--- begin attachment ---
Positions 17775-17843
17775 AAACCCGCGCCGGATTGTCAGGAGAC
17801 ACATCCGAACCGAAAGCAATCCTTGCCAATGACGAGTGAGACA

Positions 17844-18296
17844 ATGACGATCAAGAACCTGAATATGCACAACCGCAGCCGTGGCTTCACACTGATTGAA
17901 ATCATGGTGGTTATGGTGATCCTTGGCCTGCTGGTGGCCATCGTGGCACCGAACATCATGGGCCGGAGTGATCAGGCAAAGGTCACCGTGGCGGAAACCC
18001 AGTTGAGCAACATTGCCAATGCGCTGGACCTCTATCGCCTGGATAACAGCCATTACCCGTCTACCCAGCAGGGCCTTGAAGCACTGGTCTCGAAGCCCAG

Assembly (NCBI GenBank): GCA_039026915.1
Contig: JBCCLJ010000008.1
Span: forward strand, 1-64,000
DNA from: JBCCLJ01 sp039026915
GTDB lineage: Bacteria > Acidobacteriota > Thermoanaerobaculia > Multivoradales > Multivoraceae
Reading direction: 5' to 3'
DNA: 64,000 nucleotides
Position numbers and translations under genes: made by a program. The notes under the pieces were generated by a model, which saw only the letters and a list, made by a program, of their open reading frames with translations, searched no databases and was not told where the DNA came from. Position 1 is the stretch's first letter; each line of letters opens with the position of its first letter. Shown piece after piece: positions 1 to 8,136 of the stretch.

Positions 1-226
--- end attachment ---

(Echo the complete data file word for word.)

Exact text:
Positions 17775-17843
17775 AAACCCGCGCCGGATTGTCAGGAGAC
17801 ACATCCGAACCGAAAGCAATCCTTGCCAATGACGAGTGAGACA

Positions 17844-18296
17844 ATGACGATCAAGAACCTGAATATGCACAACCGCAGCCGTGGCTTCACACTGATTGAA
17901 ATCATGGTGGTTATGGTGATCCTTGGCCTGCTGGTGGCCATCGTGGCACCGAACATCATGGGCCGGAGTGATCAGGCAAAGGTCACCGTGGCGGAAACCC
18001 AGTTGAGCAACATTGCCAATGCGCTGGACCTCTATCGCCTGGATAACAGCCATTACCCGTCTACCCAGCAGGGCCTTGAAGCACTGGTCTCGAAGCCCAG

Assembly (NCBI GenBank): GCA_039026915.1
Contig: JBCCLJ010000008.1
Span: forward strand, 1-64,000
DNA from: JBCCLJ01 sp039026915
GTDB lineage: Bacteria > Acidobacteriota > Thermoanaerobaculia > Multivoradales > Multivoraceae
Reading direction: 5' to 3'
DNA: 64,000 nucleotides
Position numbers and translations under genes: made by a program. The notes under the pieces were generated by a model, which saw only the letters and a list, made by a program, of their open reading frames with translations, searched no databases and was not told where the DNA came from. Position 1 is the stretch's first letter; each line of letters opens with the position of its first letter. Shown piece after piece: positions 1 to 8,136 of the stretch.

Positions 1-226